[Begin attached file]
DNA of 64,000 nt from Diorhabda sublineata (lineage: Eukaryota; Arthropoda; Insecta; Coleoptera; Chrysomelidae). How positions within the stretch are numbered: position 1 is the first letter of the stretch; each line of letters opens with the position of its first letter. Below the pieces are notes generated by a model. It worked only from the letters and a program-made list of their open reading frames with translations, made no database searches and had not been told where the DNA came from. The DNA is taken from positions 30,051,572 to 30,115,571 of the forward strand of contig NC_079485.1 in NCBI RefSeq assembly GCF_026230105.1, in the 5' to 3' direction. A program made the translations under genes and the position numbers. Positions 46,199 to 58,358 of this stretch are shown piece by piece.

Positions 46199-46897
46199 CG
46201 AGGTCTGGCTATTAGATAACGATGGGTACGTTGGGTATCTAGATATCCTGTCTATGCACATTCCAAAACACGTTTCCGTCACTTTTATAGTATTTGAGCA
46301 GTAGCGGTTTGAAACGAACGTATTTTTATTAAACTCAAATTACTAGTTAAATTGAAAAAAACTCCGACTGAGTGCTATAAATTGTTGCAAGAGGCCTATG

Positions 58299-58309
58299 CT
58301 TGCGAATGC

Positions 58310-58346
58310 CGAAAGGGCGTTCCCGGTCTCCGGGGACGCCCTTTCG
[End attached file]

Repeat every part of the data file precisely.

DNA of 64,000 nt from Diorhabda sublineata (lineage: Eukaryota; Arthropoda; Insecta; Coleoptera; Chrysomelidae). How positions within the stretch are numbered: position 1 is the first letter of the stretch; each line of letters opens with the position of its first letter. Below the pieces are notes generated by a model. It worked only from the letters and a program-made list of their open reading frames with translations, made no database searches and had not been told where the DNA came from. The DNA is taken from positions 30,051,572 to 30,115,571 of the forward strand of contig NC_079485.1 in NCBI RefSeq assembly GCF_026230105.1, in the 5' to 3' direction. A program made the translations under genes and the position numbers. Positions 46,199 to 58,358 of this stretch are shown piece by piece.

Positions 46199-46897
46199 CG
46201 AGGTCTGGCTATTAGATAACGATGGGTACGTTGGGTATCTAGATATCCTGTCTATGCACATTCCAAAACACGTTTCCGTCACTTTTATAGTATTTGAGCA
46301 GTAGCGGTTTGAAACGAACGTATTTTTATTAAACTCAAATTACTAGTTAAATTGAAAAAAACTCCGACTGAGTGCTATAAATTGTTGCAAGAGGCCTATG

Positions 58299-58309
58299 CT
58301 TGCGAATGC

Positions 58310-58346
58310 CGAAAGGGCGTTCCCGGTCTCCGGGGACGCCCTTTCG